You can file this under lame, or lazy, or just plain wasteful.
Why I never started making masala chai (Indian spiced tea) at home I’ll never know. I have been telling myself to look into this for years, but just never got around to it.
Enter a post I read related to Project Food Blog, a FoodBuzz competition, from The Doctor’s Kitchen. There it was: a simple recipe to make what you have to pay dearly for in any cafe. I adapted the masala chai recipe slightly to serve my main purpose, which is “generic” cold chai, sans milk, to do whatever I please with. Often I just pour it over ice and add a little sweetened condensed milk, or just skim milk, or I drink it as-is.
Easy, easy, easy, and you’ll be flush in chai. Make plenty at a sitting, like I do.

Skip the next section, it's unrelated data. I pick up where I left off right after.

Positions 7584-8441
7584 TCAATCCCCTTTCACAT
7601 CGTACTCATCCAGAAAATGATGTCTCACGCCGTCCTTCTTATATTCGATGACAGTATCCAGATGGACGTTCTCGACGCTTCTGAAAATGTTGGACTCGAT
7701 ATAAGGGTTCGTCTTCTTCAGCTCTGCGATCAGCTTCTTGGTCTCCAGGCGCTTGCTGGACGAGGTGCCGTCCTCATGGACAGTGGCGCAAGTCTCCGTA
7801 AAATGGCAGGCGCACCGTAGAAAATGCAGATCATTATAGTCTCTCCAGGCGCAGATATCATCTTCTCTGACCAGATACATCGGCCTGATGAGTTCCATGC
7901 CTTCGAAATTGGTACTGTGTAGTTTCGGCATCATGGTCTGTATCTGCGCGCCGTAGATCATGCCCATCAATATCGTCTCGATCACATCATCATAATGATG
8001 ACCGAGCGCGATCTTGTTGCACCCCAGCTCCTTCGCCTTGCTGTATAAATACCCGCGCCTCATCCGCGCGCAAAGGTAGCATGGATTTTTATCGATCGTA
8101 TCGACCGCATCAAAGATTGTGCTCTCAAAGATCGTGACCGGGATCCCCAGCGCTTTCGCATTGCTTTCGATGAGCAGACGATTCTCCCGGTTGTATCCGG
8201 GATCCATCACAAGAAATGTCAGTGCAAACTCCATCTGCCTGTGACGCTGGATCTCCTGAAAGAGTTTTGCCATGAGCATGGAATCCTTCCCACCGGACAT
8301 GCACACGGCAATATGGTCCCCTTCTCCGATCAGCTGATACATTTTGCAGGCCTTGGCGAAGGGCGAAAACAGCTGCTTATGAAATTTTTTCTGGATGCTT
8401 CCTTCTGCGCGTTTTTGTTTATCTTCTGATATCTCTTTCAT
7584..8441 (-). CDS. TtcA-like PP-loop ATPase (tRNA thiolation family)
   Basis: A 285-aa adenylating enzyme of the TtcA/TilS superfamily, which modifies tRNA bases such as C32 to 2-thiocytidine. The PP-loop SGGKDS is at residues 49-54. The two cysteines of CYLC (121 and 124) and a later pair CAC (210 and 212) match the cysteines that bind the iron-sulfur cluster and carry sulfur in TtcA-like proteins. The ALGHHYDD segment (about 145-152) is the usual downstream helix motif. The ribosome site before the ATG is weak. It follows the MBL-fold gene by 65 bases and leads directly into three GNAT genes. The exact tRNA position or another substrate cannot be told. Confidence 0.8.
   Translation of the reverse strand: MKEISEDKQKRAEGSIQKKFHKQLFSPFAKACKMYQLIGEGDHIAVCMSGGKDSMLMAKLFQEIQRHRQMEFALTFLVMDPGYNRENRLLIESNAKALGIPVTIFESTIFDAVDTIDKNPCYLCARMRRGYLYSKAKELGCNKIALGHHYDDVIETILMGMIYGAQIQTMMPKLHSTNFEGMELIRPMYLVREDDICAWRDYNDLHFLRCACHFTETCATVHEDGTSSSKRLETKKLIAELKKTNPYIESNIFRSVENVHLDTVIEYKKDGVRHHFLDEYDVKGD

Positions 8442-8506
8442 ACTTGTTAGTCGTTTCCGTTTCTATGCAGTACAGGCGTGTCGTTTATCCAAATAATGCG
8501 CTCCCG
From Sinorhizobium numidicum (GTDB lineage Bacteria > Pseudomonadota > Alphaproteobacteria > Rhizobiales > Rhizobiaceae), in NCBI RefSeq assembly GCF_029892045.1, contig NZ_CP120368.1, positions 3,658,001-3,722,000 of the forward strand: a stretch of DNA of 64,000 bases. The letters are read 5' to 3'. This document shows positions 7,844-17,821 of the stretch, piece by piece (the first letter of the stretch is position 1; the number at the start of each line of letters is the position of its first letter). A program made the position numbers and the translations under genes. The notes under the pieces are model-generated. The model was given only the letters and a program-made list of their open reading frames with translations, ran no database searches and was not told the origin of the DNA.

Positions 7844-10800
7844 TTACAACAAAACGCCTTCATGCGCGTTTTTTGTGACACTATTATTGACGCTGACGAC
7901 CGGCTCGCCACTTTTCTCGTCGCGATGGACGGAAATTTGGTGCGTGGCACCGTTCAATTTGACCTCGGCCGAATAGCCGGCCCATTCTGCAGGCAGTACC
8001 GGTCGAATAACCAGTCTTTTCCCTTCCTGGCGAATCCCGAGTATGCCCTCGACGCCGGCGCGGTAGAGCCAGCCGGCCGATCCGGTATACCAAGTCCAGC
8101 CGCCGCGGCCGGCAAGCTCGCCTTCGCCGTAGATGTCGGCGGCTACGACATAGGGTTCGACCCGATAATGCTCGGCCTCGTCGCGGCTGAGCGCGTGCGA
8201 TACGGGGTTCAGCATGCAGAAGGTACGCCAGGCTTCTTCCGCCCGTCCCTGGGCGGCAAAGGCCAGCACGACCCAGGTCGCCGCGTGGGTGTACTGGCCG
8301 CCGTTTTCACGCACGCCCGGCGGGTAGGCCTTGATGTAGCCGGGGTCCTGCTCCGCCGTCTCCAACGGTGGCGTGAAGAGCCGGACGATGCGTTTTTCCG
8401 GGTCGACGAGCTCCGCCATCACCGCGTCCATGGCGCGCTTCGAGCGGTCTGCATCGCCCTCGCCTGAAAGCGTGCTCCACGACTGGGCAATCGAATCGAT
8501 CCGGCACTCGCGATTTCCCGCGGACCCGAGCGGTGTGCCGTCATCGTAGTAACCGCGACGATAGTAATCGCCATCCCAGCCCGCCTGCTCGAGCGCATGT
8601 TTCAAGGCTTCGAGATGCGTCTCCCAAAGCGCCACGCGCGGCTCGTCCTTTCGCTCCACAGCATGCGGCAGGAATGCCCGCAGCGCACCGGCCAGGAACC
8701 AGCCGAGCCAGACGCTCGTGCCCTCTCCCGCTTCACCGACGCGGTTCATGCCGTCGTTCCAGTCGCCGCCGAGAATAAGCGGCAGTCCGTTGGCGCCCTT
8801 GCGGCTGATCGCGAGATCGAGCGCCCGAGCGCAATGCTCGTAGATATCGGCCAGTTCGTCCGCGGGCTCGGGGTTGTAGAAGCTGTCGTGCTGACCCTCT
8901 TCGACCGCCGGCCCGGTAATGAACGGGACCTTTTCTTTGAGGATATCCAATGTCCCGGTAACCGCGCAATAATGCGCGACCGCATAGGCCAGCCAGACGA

If you want it hot, sweet and milky, as served in a cafe, just add some milk and sugar (or sweetened condensed milk) after the steeping and bring to just under a simmer.
By the by, chai just means “tea,” thought it has taken on the meaning of “masala chai” over the years among the English and the Americans.
Please don’t pour it over ice as soon as it’s made or it will be cloudy and weak. Let it cool on the counter top and then move it to the fridge to get cold. It’ll be worth the wait – nice and strong and clear.
Makes 2 quarts
2 quarts water
8 whole cloves
8 green cardamom pods
1 whole cinnamon stick (which you can reuse a couple of times – I do!)
6 tea bags (use bags that produce a good, strong cuppa BLACK tea)
1). Bring water and all spices to a boil in a saucepot.
2). Simmer for 15 minutes.
3). Add tea bags and simmer for no more than 2 minutes.
4). Remove from heat and squeeze and remove tea bags.
5). Allow to cool a bit in the pan.
6). Remove spices with a skimmer, reserving the cinnamon for the next pot.
7). Transfer to glass pitchers.
8). Allow to cool almost completely on the counter and then cover and pop in fridge.
9). When completely cold, serve as you like.